> therefore a better specification of the contract than is_record/2
> which just says 'it is a tuple with first element of this atom'
>
> Gordon
>
>
> On 13 April 2011 11:36, Kostis Sagonas <[hidden email]> wrote:
>> Gordon Guthrie wrote:
>>>
>>> ...
>>>
>>> Also check for bad input to functions by using guards like:
>>>
>>> fun(A, B, C) when is_list(A), is_integer(B), is_record(C, recC) ->
>>
>> The following is a bit pedantic, but please do not offer use of the
>> is_record guard (esp. the one with arity two instead of three) as advice to
>> newcomers.  I suggest that you try to forget about this guard's existence;
>> the only place where this guard is possibly needed is in or/orelse contexts.
>>
>> The above code is written better using pattern matching, as in:
>>
>>  fun(A, B, #recC{} = C) when is_list(A), is_integer(B) ->
>>
>> Kostis
>>
>
>
>
> --
> Gordon Guthrie
> CEO hypernumbers
>
> http://hypernumbers.com
> t: hypernumbers
> +44 7776 251669
> _______________________________________________
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> [hidden email]
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Re: Trouble with Erlang's lenient comparisons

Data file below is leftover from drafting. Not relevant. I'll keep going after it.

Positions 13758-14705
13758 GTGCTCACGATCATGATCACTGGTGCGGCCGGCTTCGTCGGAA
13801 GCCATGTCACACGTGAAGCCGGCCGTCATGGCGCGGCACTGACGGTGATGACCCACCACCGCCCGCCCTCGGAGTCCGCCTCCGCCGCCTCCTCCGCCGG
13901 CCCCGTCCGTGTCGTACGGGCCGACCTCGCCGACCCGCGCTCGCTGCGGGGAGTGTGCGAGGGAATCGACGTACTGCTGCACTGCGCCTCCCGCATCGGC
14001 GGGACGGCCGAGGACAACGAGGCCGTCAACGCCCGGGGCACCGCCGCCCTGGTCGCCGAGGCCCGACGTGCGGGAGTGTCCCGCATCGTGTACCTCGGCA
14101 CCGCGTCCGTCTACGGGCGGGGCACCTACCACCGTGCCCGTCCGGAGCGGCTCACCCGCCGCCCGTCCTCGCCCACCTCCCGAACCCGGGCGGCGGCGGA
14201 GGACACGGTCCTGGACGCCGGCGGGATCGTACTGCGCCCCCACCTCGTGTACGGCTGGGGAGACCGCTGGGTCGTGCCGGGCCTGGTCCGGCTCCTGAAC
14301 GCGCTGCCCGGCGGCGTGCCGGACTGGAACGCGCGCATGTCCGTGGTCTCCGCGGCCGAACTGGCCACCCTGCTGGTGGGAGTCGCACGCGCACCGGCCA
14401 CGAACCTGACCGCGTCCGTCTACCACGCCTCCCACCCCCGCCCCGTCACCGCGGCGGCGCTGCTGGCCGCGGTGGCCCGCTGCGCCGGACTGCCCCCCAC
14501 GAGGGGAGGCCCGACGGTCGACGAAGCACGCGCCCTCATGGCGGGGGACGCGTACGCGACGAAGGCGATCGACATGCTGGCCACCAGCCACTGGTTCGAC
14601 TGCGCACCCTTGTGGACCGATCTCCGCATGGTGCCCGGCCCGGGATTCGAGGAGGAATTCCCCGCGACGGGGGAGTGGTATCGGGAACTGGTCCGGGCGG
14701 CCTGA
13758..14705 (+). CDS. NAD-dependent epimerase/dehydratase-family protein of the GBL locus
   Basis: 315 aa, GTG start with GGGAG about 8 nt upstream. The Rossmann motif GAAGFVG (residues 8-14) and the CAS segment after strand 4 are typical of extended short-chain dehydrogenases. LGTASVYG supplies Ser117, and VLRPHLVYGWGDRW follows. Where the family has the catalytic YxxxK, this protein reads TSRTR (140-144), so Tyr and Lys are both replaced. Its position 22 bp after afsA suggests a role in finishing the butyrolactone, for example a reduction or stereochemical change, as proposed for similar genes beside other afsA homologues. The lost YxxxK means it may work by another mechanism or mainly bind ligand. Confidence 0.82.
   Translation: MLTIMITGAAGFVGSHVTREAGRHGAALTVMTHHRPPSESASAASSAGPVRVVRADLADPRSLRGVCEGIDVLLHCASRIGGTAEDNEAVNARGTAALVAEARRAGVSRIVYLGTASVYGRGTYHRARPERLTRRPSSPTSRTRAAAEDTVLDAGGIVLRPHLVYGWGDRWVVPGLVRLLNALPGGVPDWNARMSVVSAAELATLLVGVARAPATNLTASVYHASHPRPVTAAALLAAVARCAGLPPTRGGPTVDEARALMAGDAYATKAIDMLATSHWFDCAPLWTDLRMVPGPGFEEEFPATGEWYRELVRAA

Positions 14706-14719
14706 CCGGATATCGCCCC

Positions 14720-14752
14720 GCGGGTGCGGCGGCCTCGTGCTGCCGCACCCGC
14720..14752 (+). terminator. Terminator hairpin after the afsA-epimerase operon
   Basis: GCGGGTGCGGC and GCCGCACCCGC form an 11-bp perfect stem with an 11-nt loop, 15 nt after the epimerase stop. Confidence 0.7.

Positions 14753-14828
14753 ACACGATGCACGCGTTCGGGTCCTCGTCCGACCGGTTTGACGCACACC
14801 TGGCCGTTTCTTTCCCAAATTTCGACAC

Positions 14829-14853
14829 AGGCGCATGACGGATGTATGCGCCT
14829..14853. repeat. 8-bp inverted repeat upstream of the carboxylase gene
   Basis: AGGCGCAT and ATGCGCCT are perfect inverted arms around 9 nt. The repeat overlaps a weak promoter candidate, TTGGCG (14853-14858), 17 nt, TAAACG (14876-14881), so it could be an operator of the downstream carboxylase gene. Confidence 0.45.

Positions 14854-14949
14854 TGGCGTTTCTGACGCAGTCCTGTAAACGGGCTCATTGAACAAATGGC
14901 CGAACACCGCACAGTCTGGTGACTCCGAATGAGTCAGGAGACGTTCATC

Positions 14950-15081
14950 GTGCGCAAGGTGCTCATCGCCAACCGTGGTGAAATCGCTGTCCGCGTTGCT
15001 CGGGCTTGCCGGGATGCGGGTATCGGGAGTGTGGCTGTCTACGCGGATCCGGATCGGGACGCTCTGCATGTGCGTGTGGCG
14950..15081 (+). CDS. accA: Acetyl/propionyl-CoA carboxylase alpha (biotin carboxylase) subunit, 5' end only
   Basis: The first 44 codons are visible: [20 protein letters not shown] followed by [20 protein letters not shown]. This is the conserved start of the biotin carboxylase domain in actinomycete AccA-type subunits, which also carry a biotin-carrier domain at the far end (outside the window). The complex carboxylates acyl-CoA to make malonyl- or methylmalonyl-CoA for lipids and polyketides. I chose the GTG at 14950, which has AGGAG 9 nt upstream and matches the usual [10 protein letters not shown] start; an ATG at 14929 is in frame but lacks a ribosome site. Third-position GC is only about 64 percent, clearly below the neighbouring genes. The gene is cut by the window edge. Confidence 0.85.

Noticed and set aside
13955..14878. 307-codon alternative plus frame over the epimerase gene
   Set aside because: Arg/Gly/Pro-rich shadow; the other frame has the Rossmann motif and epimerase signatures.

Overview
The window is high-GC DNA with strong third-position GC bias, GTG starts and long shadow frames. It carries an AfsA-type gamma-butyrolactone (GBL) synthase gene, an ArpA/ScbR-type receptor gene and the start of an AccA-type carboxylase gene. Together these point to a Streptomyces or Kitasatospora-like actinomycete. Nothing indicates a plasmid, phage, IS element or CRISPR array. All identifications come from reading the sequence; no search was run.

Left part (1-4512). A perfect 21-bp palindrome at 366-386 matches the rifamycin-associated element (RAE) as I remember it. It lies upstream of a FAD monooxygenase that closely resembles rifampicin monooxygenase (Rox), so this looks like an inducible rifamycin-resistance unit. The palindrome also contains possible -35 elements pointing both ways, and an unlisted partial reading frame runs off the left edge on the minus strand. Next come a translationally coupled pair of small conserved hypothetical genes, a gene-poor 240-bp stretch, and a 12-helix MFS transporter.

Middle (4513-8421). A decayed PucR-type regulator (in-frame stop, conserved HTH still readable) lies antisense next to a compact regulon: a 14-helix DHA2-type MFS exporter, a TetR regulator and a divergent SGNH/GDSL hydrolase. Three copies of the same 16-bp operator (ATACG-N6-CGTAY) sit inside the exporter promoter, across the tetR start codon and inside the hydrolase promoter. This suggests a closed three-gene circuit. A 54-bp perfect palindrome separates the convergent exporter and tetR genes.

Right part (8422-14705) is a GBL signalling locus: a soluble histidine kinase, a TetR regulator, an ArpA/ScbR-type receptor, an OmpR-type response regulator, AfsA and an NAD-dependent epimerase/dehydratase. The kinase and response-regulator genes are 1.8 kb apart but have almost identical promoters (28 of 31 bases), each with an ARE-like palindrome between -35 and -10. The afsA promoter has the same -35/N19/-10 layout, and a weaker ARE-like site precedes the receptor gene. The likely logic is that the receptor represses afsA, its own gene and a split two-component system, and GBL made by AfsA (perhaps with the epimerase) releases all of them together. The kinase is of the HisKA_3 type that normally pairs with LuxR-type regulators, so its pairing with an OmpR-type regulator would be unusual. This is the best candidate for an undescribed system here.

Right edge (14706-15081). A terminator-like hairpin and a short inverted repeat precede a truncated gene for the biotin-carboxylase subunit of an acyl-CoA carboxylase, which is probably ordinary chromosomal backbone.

Björn Gustavsson
In reply to this post by Gordon Guthrie-2
On Wed, Apr 13, 2011 at 4:36 PM, Gordon Guthrie <[hidden email]> wrote:

> Kostis
>
> I have never read the documentation on is_record/2 before (didn't even
> know there was is_record/3)
>
> I *assumed* that the is_record guard checked that it indeed was a
> record - it would appear it doesn't.
>
> The documentation also explictly says to use is_record/2
>
>> Note!
>> This BIF is documented for completeness. In most cases is_record/2 should be used.
>
> If you shouldn't use it then the documentation should probably say so.
>
> I presume you are saying that using #rec{} in the function call is
> correctly expanded by the preprocessor to {rec, _, _, } and is
> therefore a better specification of the contract than is_record/2
> which just says 'it is a tuple with first element of this atom'

Did you read the note in the documentation for is_record/2?
As long as the RecordTag argument is a literal atom, the
compiler will essentially rewrite it to a call to is_record/3,
which will check the size too.

Therefore, we still recommend that you use is_record/2,
if you are going to use is_record() at all.

Historically, only is_record/2 existed and it was not a